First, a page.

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Spine (Phila Pa 1976). 2008 Apr 20;33(9):973-8. doi: 10.1097/BRS.0b013e31816c8ade.

Endoscopic transforaminal discectomy for recurrent lumbar disc herniation: a prospective, cohort evaluation of 262 consecutive cases.

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  • 1Department of Spine Surgery, Alpha Klinik Munich, Germany. hoogland@alphaklinik.de

Abstract

STUDY DESIGN:

A prospective, cohort evaluation of 262 consecutive patients who underwent transforaminal endoscopic excision for recurrent lumbar disc herniation, after previous discectomy.

OBJECTIVE:

To review complications and results of the endoscopic transforaminal discectomy (ETD) for recurrent herniated disc with a 2-year follow-up.

SUMMARY OF BACKGROUND DATA:

Recurrent herniation is a significant problem, as scar formation and progressive disc degeneration may lead to increased morbidity after traditional posterior reoperation. The studies published until now on recurrent disc herniation concern various operative techniques, mostly the lumbar microdiscectomy, which is still seen as the standard. The advantage of ETD could be that there is no need to go through the old scar tissue and the procedure can be performed in local anesthesia. The disadvantage may be a long learning curve for the surgeon.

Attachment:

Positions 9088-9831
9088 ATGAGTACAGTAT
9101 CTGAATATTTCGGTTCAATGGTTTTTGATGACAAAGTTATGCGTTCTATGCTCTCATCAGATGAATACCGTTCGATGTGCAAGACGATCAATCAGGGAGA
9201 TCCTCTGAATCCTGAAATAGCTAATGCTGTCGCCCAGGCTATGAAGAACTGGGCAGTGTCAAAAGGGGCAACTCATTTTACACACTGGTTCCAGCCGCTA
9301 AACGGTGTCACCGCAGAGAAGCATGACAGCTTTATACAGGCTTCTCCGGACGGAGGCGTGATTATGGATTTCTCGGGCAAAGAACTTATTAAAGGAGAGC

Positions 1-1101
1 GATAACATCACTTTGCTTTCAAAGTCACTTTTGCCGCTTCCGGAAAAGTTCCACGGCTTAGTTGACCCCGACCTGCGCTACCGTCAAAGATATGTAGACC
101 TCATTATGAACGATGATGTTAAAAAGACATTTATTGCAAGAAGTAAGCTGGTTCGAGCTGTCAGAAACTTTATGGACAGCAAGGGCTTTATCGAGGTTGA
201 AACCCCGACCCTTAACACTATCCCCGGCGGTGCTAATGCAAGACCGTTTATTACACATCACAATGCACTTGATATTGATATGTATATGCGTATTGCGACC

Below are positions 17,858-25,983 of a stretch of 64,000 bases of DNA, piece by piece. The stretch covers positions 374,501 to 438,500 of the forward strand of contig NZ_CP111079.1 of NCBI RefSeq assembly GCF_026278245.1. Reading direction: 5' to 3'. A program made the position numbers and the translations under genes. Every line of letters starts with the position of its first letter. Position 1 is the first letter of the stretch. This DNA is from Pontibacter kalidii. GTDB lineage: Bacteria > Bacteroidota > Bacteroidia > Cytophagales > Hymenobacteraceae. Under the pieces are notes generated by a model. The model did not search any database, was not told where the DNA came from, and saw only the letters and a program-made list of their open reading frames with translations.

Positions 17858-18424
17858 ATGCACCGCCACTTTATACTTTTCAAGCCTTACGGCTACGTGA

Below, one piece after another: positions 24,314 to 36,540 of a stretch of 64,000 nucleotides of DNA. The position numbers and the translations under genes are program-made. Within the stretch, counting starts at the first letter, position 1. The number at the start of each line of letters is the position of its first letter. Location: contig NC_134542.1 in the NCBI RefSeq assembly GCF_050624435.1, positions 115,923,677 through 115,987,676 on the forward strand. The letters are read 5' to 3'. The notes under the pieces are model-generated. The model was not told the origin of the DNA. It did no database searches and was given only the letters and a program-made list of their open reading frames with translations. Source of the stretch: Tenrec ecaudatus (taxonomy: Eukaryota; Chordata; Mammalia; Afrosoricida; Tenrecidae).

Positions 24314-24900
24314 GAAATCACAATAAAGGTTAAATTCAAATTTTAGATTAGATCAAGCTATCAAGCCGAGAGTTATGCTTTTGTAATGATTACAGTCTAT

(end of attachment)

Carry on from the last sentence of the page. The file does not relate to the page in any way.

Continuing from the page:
METHOD:

Between January 1994 and November 2002, 262 patients with primarily radicular problems underwent an ETD for a recurrent herniated disc. Two hundred and thirty-eight of these patients (90.84%) completed our 2-year follow-up questionnaire. Initial surgery of 82 patients was performed in-house, 180 external. Average age was 46.4 years. The female/male ratio was 29/71%.

RESULTS:

At 2-year follow-up 85.71% of patients rated the result of the surgery as excellent or good. 9.66% reported a fair and 4.62% patients an unsatisfactory result. Average improvement of back pain of 5.71 points and 5.85 points of leg pain on the VAS scale (1-10). According to Mac Nab, 30.67% of the patients felt fully regenerated, 50% felt their functional capacity to be slightly restricted, 16.81% felt their functional capacity noticeably restricted, and 2.52% felt unimproved or worse. All patients participated in a 3-month follow-up to establish the perioperative complications. The overall complication rate was 10/262 (3.8%), including 3 nerve root irritations and 7 early recurrent herniations (<3 month). There was no case of infection or discitis. After 3 months and within 2 years, 4 patients have been treated for a recurrent herniated disc in our own center and 7 patients have been treated elsewhere, resulting in a recurrence rate 11/238 (4.62%).

CONCLUSION:

ETD for recurrent disc herniation seems to be an effective method with few complications and a high patient satisfaction.

PMID:
18427318
[PubMed - indexed for MEDLINE]
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